Sugar Facts and Myths: Why Sugar is Bad for You

Expose on why refined sugar is bad for you. Fred Rohe covers the facts and myths associated with the use of sugar in our diets.
By Fred Rohe
September/October 1971
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No Organic Merchant sells white sugar or any products containing white sugar because it is a foodless food. It is 99.96% sucrose and when taken into the human body in this form is potentially dangerous. It is touted as an energy food, but such sugar myths are propaganda and is misleading for there is ample evidence that white sugar robs the body of B vitamins, disrupts calcium metabolism and has a deleterious effect on the nervous system. This is why processed sugar is bad for you.

The above sugar facts can be concluded by anyone through reading but in addition to the reading, I have taken the trouble to visit sugar refineries in both Hawaii and California. Aside from general curiosity, my reason for these visits was that I had been selling "raw" or brown sugar without understanding what they are. There was no information available which seemed dependable.

Sugar cane is grown with the use of synthetic fertilizers and weed sprays. The fields are burned just previous to harvest. These are destructive agricultural practices; nothing truly good can come from soil so mistreated. I would, therefore, be uninterested in consuming anything derived from commercially grown sugar cane, either brown sugar or molasses.

Sugar refining is largely a mechanical process done in truly huge machines which boil, spin, filter and separate. Aside from water, the materials which enter the processing are lime, phosphoric acid and diatomaceous earth. I don't consider any of these additives significant where white sugar is concerned because one thing is certainly true about white sugar; it is "pure". No chemical residues could possibly remain at the end of the line, so effective is their purification process.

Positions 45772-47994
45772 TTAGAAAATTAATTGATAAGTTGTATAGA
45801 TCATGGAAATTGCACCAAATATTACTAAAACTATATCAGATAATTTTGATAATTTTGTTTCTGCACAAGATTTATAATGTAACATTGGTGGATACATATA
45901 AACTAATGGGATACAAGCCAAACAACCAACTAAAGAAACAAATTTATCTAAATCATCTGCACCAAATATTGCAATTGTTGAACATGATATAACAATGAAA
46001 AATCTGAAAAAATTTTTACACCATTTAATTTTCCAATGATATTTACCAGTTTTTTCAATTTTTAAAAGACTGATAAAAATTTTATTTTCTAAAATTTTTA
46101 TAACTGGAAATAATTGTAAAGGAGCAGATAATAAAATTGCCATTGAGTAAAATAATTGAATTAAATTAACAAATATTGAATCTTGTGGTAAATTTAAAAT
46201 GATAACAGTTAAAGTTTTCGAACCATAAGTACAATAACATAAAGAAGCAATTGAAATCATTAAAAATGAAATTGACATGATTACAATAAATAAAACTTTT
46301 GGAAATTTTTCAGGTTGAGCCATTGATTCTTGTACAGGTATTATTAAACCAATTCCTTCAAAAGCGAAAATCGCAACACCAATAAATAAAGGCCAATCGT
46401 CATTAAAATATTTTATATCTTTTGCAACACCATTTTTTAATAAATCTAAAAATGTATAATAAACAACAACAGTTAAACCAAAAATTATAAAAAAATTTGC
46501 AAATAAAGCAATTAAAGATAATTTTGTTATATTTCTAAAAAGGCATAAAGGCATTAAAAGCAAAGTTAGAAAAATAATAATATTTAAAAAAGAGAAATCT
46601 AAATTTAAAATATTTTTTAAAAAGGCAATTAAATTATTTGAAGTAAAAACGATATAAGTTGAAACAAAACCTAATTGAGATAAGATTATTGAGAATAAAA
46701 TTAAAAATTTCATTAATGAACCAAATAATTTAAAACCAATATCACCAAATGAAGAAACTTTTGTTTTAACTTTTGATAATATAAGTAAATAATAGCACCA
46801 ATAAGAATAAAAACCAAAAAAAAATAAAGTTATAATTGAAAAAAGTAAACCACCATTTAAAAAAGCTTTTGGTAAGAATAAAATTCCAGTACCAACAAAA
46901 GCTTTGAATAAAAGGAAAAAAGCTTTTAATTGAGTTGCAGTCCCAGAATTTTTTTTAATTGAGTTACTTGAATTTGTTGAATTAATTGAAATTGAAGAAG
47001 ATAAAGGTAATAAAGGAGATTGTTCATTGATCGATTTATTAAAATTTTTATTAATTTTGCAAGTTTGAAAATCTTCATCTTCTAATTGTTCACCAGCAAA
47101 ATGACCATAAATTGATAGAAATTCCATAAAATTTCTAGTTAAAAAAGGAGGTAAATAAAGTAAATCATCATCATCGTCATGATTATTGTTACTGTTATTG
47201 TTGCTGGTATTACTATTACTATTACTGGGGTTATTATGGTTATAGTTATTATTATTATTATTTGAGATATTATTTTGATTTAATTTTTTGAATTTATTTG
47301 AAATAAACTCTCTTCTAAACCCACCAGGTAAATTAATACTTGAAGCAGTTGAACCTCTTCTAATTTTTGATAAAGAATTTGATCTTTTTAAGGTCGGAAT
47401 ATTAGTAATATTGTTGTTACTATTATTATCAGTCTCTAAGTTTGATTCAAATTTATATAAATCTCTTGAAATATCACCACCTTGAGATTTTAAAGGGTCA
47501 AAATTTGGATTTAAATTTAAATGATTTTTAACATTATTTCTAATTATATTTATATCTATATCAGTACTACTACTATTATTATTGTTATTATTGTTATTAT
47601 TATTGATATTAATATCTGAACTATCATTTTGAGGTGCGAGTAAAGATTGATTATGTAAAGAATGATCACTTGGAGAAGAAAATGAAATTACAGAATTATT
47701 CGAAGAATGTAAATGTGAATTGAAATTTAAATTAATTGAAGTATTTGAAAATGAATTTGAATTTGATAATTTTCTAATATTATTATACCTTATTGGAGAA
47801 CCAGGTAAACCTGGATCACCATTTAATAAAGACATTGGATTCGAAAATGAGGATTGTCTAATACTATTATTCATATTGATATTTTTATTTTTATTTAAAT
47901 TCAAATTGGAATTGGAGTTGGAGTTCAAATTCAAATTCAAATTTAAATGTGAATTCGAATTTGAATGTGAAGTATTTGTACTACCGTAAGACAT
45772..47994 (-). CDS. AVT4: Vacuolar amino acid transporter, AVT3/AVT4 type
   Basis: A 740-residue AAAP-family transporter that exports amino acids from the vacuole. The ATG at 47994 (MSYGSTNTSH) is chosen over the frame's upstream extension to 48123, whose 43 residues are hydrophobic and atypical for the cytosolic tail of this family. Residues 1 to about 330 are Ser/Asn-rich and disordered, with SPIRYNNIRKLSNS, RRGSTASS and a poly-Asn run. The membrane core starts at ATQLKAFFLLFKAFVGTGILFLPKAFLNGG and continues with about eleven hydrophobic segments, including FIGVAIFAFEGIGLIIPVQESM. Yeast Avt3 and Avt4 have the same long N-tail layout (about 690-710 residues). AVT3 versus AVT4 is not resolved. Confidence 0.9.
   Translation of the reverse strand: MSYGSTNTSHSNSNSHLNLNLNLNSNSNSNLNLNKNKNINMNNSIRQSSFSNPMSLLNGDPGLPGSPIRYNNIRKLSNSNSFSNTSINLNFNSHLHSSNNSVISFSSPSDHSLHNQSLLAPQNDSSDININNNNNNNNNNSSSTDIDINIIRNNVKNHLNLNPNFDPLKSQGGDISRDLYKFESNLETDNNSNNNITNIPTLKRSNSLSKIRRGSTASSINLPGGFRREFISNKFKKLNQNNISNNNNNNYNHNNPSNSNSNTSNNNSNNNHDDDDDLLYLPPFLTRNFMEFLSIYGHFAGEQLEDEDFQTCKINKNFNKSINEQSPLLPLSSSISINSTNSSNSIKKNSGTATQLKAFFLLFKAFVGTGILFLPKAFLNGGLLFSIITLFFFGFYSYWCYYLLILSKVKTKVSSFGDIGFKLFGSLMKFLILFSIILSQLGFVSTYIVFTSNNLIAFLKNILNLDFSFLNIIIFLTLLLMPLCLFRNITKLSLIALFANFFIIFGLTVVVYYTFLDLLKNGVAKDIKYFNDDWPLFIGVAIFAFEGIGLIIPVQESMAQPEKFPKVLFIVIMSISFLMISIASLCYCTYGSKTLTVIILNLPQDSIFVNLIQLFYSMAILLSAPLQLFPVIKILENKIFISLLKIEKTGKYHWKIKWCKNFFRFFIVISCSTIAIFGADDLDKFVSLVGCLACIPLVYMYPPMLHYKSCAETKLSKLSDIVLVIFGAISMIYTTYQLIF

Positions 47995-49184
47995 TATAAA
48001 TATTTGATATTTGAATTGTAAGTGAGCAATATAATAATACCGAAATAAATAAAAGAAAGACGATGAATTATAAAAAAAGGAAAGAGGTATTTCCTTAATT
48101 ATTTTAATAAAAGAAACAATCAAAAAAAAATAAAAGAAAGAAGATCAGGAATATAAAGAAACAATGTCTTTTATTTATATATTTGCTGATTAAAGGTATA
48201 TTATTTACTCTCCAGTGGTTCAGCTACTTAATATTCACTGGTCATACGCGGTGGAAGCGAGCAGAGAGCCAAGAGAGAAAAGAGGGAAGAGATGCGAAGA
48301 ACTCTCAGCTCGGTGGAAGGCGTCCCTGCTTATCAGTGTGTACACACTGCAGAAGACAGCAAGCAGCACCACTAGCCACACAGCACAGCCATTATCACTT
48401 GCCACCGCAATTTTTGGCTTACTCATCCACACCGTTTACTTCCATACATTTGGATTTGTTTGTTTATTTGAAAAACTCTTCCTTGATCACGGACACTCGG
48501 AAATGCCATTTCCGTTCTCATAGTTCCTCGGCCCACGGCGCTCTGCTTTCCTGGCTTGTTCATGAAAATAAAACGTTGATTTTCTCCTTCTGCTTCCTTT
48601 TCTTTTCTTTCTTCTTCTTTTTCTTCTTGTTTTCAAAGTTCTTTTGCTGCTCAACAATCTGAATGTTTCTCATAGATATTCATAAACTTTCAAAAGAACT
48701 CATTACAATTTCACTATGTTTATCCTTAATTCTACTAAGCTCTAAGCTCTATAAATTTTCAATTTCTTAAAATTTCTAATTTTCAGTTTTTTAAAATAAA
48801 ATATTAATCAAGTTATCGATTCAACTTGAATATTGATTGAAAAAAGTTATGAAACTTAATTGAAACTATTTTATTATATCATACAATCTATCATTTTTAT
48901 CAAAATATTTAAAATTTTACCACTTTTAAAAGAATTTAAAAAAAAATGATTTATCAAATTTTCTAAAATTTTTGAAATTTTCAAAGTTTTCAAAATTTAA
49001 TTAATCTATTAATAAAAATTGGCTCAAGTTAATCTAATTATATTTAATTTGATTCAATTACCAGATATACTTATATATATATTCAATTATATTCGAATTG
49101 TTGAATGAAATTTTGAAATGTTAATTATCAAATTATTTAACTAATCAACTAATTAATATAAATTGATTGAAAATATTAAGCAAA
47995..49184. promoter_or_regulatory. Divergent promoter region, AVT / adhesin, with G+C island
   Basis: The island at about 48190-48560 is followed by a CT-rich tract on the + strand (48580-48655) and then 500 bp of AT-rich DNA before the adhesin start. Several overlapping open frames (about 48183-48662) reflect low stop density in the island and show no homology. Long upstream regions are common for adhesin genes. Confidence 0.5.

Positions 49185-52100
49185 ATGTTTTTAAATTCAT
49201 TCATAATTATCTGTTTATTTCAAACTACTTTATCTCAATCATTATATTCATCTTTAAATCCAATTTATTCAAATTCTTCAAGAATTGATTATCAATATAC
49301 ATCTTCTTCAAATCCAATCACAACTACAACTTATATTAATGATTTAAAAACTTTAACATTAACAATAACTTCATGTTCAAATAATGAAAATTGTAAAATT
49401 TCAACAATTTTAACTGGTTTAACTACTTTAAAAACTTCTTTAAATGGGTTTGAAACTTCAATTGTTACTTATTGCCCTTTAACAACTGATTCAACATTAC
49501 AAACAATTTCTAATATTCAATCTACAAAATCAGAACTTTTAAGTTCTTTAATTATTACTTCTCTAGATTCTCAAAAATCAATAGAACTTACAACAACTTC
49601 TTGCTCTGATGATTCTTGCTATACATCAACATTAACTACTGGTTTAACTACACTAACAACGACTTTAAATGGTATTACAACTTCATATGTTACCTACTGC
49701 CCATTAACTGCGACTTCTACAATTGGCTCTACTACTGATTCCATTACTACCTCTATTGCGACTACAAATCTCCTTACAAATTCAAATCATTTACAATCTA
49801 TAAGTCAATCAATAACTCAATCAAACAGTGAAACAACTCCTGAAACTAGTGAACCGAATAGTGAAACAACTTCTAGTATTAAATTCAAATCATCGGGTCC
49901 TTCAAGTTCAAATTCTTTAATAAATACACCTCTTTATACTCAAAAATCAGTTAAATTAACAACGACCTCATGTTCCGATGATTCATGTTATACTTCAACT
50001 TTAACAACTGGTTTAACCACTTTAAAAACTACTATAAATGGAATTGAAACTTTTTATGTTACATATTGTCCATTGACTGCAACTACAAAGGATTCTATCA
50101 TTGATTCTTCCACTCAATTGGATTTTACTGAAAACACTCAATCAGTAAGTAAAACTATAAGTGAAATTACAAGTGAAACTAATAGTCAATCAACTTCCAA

There are three kinds of sugar which are not white: light brown, dark brown and Kleenraw. They are all made the same way—by adding back molasses to refined sugar. For years I have heard several different versions of how these so-called "raw" sugars are made. All of them led me to believe that the so-called "raw" sugar which has traditionally been used in the health food industry is a "partially refined" product removed from the refining process sometimes before the final stage of white sugar. But my investigation have proved this impression erroneous. All forms of non-white sugars are made from a base of white sugar.

The numbers go like this: Partially refined or "raw" sugar is 97% sucrose when it leaves Hawaii and goes through a gigantic California refinery to produce refined sugar, 99.96% sucrose. For Kleenraw they add back 5% molasses, for light brown they add back 12% molasses, for dark brown they add back 13% molasses. A special crystallization process is used for Kleenraw designed especially to create a raw-like illusion.

All sugar companies use similar processes, as it is against the law to sell sugar which has not been refined. Ostensibly, the purpose of this law is to protect us; in reality it means we have no freedom to choose what kind of sugar we would use. Personally, I would like to be able to buy sugar from an organically grown cane in the form of an almost black, syrupy mass of crystals. It is rumored that the law which prevents us from buying such true raw sugar was enacted as a result of powerful lobbying on the behalf of the sugar refining companies.

Organic Merchants do not sell brown or "raw" sugar or any products containing brown sugar either, because the plain fact is that brown sugar is a shuck (for those not familiar with the term, let's call brown sugar phony).

It does not seem to me to be a good judgement to ban white sugar because it is refined to the point of foodlessness containing neither vitamins nor minerals, a definite potential human heath hazard... and then turn around and sell a product which is made from 87% of the very same white sugar. Having done a thorough personal investigation, I can assure you that brown sugar is nothing more than white sugar wearing a mask.